Oddbird (Derek Desierto)

Hello, friends! Our book today is Oddbird by Derek Desierto, a story of acceptance and fitting in.

It was a hot, steamy day in the jungle, and while all the colorful birds had gathered at the pool, none of them had decided to take the plunge. Instead, they are most concerned with showing off their brilliant colors, until one very… ODD bird appears. Oddbird’s feathers are dull gray, and while he looks forward to cooling off in the refreshing pool, he is chased off by a hostile reception from the colorful birds. Upset with being excluded for the color of the feathers he’s always had, Oddbird concocts a plan to get to the pool without hassle – and that will perhaps prove to the other birds that the feathers don’t make the bird.

Unfortunately, this one was a bit of a muddle. While stories about diversity and acceptance are always important, the metaphors of Oddbird’s dilemma and solution can have an unfortunate interpretation. Oddbird decides to camouflage himself in brightly colored “feathers” made of jungle foliage; this allows him to fit in long enough to make his way to the pool and convince the other birds that enjoying a cooling swim is more fun than showing off their plumage. Tidy enough, but then what is the message? Hide who you are long enough so that others may accept you, then maybe you can change their minds? Perhaps not the best lesson, especially for little readers who may feel insecure about their own “different” appearances. The resolution itself also feels like it’s missing something; while the other birds eventually accept Oddbird as he is, there is no apology or resolution for their aggressive exclusion of him earlier in the story (including comments that literally drive Oddbird to tears). And while the charming and, yes, beautifully colorful photo-cutout art is a treat, it doesn’t quite make up for the confusing theme. Otherwise, the length is fine, and JJ did enjoy the little bird. So while there are several other books about social acceptance I would recommend over this one, it does have a few genuinely redeeming qualities; a little uneven, perhaps a little odd, but still Baby Bookworm approved.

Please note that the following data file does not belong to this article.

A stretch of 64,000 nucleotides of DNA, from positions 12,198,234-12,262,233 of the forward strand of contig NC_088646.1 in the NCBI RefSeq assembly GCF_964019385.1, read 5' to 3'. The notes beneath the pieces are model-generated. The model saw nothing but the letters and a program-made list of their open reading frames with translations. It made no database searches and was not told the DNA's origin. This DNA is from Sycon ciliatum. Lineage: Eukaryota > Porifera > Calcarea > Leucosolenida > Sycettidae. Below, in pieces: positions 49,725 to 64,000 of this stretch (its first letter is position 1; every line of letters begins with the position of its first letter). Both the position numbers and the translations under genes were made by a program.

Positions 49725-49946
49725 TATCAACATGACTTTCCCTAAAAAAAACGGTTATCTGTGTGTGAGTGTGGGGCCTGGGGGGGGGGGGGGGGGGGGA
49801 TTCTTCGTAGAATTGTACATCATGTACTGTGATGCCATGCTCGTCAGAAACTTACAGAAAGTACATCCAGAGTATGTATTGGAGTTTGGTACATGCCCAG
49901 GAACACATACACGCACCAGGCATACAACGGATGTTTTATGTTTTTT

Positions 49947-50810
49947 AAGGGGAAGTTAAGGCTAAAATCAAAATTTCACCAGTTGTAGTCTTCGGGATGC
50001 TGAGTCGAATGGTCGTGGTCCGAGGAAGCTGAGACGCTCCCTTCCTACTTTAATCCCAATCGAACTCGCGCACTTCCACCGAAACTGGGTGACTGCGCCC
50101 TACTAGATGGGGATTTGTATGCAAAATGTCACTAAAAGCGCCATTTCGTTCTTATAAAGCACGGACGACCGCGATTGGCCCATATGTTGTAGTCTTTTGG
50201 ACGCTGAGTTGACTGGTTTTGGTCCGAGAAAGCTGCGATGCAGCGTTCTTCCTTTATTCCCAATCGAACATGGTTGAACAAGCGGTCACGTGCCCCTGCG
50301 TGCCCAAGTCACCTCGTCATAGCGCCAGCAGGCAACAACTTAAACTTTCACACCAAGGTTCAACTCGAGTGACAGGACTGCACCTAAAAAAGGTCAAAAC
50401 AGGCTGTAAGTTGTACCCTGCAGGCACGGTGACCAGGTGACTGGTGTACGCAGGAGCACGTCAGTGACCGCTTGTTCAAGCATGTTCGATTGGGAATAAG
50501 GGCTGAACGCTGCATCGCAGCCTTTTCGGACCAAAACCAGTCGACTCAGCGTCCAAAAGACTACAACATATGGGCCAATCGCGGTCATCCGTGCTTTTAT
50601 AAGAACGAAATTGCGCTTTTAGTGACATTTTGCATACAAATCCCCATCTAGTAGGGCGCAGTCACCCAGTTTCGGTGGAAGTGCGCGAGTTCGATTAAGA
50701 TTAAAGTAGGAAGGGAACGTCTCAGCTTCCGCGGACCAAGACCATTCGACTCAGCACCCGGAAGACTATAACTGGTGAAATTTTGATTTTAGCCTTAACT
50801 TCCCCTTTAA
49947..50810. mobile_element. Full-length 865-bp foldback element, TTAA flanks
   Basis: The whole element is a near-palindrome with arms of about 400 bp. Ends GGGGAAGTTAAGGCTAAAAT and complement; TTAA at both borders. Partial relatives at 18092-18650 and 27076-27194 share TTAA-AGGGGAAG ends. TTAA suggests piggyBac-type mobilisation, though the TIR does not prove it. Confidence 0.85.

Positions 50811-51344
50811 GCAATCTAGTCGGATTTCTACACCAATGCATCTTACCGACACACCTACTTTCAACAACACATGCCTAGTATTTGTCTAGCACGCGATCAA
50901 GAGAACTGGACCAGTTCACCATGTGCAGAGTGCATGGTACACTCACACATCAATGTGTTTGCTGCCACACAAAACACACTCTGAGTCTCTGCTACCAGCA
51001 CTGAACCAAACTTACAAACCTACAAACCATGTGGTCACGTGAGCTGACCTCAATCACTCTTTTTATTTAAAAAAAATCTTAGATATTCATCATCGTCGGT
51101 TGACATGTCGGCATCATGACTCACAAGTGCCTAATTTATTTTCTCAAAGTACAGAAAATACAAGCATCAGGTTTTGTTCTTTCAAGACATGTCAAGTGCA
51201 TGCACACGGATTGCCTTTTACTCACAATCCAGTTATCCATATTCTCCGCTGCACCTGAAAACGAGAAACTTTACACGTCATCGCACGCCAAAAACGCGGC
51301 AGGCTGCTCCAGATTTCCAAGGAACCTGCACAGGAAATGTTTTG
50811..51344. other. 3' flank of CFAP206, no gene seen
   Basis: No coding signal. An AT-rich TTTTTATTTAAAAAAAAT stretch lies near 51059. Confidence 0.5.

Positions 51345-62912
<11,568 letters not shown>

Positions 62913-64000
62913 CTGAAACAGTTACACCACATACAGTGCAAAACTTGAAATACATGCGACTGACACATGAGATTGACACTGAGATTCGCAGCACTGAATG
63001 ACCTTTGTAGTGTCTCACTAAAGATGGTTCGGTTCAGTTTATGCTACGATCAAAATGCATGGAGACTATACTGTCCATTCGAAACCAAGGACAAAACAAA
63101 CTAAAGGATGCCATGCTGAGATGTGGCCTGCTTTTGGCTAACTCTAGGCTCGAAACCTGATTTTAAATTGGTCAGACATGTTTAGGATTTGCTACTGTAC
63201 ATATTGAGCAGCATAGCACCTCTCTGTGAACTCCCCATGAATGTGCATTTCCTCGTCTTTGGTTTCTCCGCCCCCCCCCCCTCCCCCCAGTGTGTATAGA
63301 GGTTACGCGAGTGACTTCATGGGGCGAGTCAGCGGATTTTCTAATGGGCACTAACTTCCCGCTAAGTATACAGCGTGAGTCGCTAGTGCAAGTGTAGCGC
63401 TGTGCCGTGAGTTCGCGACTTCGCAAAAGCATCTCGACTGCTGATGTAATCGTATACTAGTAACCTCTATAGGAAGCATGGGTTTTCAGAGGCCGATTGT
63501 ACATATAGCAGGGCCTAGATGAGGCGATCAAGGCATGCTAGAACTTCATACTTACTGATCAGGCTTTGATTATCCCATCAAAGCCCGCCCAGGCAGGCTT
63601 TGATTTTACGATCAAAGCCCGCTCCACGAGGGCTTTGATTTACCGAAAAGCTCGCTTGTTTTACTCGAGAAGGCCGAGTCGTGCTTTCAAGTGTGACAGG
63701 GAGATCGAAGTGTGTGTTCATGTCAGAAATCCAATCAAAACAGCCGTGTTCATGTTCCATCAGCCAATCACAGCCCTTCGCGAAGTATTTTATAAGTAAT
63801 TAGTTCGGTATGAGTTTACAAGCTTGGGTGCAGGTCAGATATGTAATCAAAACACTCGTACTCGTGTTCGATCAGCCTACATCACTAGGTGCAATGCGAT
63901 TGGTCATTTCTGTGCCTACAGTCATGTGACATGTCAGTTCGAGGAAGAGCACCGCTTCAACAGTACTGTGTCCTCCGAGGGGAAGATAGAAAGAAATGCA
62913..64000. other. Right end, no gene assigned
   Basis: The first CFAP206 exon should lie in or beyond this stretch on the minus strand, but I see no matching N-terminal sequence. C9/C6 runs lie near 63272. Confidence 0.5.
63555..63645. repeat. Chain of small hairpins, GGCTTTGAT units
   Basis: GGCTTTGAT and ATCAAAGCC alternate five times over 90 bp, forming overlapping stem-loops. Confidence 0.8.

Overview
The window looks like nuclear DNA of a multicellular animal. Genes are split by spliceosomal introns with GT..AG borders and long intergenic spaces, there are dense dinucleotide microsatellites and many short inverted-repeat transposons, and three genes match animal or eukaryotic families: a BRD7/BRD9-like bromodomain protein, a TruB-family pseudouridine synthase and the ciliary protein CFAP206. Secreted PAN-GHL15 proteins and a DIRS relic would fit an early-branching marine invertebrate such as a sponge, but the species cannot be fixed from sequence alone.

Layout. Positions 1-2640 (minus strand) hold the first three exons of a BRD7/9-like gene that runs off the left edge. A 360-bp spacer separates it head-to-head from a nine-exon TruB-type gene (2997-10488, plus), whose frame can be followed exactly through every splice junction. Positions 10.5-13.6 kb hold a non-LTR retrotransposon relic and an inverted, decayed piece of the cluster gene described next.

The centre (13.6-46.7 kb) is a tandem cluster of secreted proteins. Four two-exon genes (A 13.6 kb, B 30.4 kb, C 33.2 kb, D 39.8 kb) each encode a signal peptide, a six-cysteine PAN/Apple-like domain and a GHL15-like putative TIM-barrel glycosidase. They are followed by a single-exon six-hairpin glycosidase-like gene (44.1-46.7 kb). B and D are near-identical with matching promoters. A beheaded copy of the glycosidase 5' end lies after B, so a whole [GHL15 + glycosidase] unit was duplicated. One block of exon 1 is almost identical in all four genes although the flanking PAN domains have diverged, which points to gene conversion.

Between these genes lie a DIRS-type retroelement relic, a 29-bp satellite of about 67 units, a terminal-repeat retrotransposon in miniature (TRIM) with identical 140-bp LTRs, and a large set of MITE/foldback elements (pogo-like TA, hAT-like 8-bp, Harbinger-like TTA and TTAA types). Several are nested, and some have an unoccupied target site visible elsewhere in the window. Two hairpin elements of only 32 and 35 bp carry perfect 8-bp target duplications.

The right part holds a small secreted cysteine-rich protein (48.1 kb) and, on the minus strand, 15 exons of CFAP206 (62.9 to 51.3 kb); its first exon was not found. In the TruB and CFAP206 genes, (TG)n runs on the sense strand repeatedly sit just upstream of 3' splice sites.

(Note: A copy of this book was provided to The Baby Bookworm by the publisher in exchange for an honest review.)

Juno Valentine and the Fantastic Fashion Adventure (Eva Chen)

Hello, friends! Our book today is Juno Valentine and the Fantastic Fashion Adventure, written by Eva Chen and illustrated by Derek Desierto, second in the pair’s series of girl-power fashion fantasies.

Picking up where Juno Valentine and the Magical Shoes left off, we meet precocious fashionista Juno. In school, she learns that the next day will be picture day, and her teacher advises the class to wear something that makes them feel magical. But while her classmates all have special outfits in mind, Juno isn’t sure. Her friends and family have ideas, but none of them feel right. But when little brother Finn takes off into her closet – and disappears down the magical portal hidden there from the last book – Juno will have to race off to retrieve him. Along the way, she’ll meet fabulous feminist icons like Maya Lin and Josephine Baker, and listen to their advice for both catching Finn and solving her fashion conundrum. But can Juno make it back in time for picture day… and what will she wear?!